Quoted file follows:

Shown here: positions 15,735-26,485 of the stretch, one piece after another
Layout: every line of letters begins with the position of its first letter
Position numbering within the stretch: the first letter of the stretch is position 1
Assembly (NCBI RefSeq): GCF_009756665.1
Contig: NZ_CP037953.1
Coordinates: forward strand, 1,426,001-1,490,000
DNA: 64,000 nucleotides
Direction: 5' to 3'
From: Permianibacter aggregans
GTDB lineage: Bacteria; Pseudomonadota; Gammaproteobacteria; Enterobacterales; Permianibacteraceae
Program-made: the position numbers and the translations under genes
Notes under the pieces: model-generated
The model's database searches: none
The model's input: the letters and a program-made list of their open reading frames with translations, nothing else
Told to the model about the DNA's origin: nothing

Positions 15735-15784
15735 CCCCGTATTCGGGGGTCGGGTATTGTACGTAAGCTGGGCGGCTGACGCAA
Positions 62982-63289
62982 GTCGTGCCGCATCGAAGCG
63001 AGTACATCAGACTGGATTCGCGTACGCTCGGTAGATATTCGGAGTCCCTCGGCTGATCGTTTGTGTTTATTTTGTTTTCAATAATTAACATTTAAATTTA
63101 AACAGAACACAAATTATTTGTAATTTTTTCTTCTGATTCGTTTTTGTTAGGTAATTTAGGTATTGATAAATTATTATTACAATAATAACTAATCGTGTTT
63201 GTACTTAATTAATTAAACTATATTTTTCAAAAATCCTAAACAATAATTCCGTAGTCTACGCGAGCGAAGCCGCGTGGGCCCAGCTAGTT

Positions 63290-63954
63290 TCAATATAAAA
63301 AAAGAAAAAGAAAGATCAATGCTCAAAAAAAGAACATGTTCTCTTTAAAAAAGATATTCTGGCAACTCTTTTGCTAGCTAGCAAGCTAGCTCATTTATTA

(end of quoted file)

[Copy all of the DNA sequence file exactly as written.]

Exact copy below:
Shown here: positions 15,735-26,485 of the stretch, one piece after another
Layout: every line of letters begins with the position of its first letter
Position numbering within the stretch: the first letter of the stretch is position 1
Assembly (NCBI RefSeq): GCF_009756665.1
Contig: NZ_CP037953.1
Coordinates: forward strand, 1,426,001-1,490,000
DNA: 64,000 nucleotides
Direction: 5' to 3'
From: Permianibacter aggregans
GTDB lineage: Bacteria; Pseudomonadota; Gammaproteobacteria; Enterobacterales; Permianibacteraceae
Program-made: the position numbers and the translations under genes
Notes under the pieces: model-generated
The model's database searches: none
The model's input: the letters and a program-made list of their open reading frames with translations, nothing else
Told to the model about the DNA's origin: nothing

Positions 15735-15784
15735 CCCCGTATTCGGGGGTCGGGTATTGTACGTAAGCTGGGCGGCTGACGCAA
Positions 62982-63289
62982 GTCGTGCCGCATCGAAGCG
63001 AGTACATCAGACTGGATTCGCGTACGCTCGGTAGATATTCGGAGTCCCTCGGCTGATCGTTTGTGTTTATTTTGTTTTCAATAATTAACATTTAAATTTA
63101 AACAGAACACAAATTATTTGTAATTTTTTCTTCTGATTCGTTTTTGTTAGGTAATTTAGGTATTGATAAATTATTATTACAATAATAACTAATCGTGTTT
63201 GTACTTAATTAATTAAACTATATTTTTCAAAAATCCTAAACAATAATTCCGTAGTCTACGCGAGCGAAGCCGCGTGGGCCCAGCTAGTT

Positions 63290-63954
63290 TCAATATAAAA
63301 AAAGAAAAAGAAAGATCAATGCTCAAAAAAAGAACATGTTCTCTTTAAAAAAGATATTCTGGCAACTCTTTTGCTAGCTAGCAAGCTAGCTCATTTATTA